SALT LAKE CITY - In the aftermath of the Arizona immigration debate over SB 1070, Utah is considering a state-run guest worker program that could be struck down in court.
At Utah Gov. Gary Herbert's recent immigration summit, leaders examined two options: Arizona-style enforcement or a Utah-specific guest worker card.
But it was Nevada Lt. Gov. Greg Bell, an attorney, who got to the heart of the matter: "I'm very intrigued about this guest worker idea, but is there any system that Utah could adopt for allowing guest worker status ... without a federal action taking place?"
While the courts ultimately will decide the fate of Arizona's law, several Utah immigration lawyers say a state-run guest worker program would be almost certain to be struck down as an unconstitutional overreach.
"In this instance, what we're trying to create is something that is totally unfathomable," said Roger Tsai, chairman of the Utah Chapter of the American Immigration Lawyers Association.
"If we, as a state, are saying this person from, say, El Salvador, is allowed to come to Utah, but is not allowed to be in the United States, it obviously doesn't make too much sense and would undermine the United States' sovereignty," Tsai said
Various ideas for a Utah guest worker programs are being floated by the Salt Lake Chamber of Commerce, the Sutherland Institute and several legislators, including Sen. Howard Stephenson, R-Draper.
Under the proposals, Utah would grant some legal work privilege to workers. The employer would post a bond for each worker, who would be required to pass a background check and health screening.
"It sounds like a fantastic idea. We need a guest worker program," said Christopher Keene, an immigration attorney. "I just don't know how the state can affect immigration laws and grant some type of status to these folks because under the federal law the folks still wouldn't be working (legally)."
Ron Mortensen, a member of the Utah Immigration Coalition, which opposes illegal immigration, said there would be no way for Utah to get its guest workers into the state legally without federal government cooperation.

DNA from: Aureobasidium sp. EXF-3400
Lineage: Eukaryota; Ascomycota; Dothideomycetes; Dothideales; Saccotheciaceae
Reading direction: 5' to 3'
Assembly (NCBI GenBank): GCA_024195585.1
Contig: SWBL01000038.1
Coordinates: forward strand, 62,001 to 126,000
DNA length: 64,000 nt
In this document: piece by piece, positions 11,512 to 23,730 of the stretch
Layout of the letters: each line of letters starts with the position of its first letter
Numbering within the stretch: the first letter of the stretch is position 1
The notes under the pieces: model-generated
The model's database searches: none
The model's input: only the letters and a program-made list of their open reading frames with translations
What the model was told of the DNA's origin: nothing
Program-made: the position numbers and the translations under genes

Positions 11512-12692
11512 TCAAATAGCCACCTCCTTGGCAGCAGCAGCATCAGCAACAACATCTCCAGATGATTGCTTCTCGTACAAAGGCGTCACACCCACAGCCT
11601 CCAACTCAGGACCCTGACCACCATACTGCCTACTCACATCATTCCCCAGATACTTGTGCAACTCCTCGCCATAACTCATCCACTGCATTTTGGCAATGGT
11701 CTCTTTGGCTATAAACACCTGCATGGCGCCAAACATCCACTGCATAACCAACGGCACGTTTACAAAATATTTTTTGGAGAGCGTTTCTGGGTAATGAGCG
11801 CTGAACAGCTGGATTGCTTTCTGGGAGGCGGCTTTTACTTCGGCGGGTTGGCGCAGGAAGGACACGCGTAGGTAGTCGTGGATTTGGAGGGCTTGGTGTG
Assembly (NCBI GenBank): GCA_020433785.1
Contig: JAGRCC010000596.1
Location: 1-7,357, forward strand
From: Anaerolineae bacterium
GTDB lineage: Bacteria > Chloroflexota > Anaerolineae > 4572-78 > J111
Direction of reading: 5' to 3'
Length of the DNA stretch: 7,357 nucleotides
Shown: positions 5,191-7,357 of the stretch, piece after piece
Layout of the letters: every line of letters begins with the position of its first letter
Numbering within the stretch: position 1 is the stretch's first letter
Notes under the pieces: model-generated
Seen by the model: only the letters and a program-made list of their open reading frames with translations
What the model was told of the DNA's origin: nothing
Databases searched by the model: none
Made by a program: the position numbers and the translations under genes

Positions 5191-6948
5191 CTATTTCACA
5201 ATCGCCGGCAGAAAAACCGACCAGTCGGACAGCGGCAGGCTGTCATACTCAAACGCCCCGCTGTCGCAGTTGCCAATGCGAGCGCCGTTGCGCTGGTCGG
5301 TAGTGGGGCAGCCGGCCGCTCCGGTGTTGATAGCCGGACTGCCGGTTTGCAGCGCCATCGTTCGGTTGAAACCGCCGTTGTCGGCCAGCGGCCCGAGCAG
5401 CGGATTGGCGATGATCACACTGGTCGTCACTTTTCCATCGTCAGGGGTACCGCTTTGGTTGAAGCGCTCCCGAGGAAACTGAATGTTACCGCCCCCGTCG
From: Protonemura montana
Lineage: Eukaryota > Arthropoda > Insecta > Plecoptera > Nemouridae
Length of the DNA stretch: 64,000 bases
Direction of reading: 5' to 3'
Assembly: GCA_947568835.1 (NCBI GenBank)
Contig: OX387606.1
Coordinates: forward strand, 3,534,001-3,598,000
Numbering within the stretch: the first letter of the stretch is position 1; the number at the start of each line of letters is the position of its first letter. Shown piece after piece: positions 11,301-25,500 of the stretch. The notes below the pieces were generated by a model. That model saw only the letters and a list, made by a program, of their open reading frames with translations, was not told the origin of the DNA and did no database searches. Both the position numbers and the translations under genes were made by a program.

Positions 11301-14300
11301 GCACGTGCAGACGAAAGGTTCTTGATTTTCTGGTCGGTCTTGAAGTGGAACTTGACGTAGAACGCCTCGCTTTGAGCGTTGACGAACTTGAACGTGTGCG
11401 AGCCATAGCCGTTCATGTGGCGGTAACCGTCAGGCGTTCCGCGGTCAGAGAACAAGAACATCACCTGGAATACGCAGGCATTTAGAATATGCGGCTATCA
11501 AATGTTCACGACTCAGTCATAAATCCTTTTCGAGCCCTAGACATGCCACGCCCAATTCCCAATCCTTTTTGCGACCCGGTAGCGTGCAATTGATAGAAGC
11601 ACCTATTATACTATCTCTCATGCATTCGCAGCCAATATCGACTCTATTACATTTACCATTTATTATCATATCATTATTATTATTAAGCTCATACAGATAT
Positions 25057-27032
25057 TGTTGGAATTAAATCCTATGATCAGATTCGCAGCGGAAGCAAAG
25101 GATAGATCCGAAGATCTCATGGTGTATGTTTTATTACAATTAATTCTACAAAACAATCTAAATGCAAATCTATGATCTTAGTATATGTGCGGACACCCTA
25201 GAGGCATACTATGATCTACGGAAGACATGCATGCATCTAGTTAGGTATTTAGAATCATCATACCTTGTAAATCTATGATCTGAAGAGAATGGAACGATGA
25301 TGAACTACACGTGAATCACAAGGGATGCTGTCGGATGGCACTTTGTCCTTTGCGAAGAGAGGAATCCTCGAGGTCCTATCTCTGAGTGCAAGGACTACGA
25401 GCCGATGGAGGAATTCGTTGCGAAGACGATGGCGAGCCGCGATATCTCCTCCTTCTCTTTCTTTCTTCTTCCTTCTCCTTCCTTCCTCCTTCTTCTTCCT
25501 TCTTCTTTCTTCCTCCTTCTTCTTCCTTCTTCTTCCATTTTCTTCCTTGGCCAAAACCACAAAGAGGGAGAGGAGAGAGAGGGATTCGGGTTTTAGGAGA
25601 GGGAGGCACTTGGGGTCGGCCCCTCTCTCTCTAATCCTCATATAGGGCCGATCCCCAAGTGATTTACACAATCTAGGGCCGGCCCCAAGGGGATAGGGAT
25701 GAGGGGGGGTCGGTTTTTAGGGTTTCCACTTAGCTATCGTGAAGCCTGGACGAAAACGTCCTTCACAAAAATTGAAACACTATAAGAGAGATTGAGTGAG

"If Utah had a Utah visa and, say, I gave it to some guy up in Canada, he arrives at the border, what is the customs and immigration guy going to do with that visa? He's going to laugh in his face," Mortensen said.
"I don't see how you pull that off without running crosswise with the feds every time you turn around," he said.
In Arizona, the U.S. Justice Department has argued that state's law requiring local law officers to enforce immigration laws would create a patchwork of state immigration policies and would be untenable. A federal judge on Wednesday blocked that portion of the law from taking effect.
Then there is the cost of running a Utah guest worker program.
Tsai said it would require a structure parallel to the federal system to process applications, conduct background checks and punish violators.
Wesley Smith, director of public policy for the chamber, is fully aware that there are pitfalls in trying to formulate such a program.
"You have to be very careful when you craft legislation in this area because the reality is that this is a big area of federal government control," Smith said.
Indeed, the chamber's proposal is heavily dependent on Utah getting federal waivers that would allow it to run a guest worker plan. In 2009, the Utah legislature and governor passed a resolution urging Congress to grant Utah a waiver to run a guest worker program, but no action has been taken since.
But Smith said the program is still worth pursuing.
"There's some really creative solutions that are being talked about out there about how to make this work," he said.
Smith said the chamber's proposal could be designed so that employers participating bear the administrative costs. And it would be mainly aimed at helping those individuals already in the state, he said, rather than bringing in new migrant workers.
Rep. John Dougall, R-Highland, argues that during the first 100 years of the country the states were responsible for immigration policy. Today they bear the brunt of the impacts of immigration, and they should take a leadership role.
"Given where we are today (the states) can't do any worse," he said.
Even if courts end up striking down a Utah guest worker plan, Dougall says, the state shouldn't shy away from the fight.
"Utah needs to create the framework, they need to push hard down that path. Maybe at the end of the day Congress wakes up. ... Maybe we end up in court and we have a battle in court. But we can't just tread water doing nothing," he said.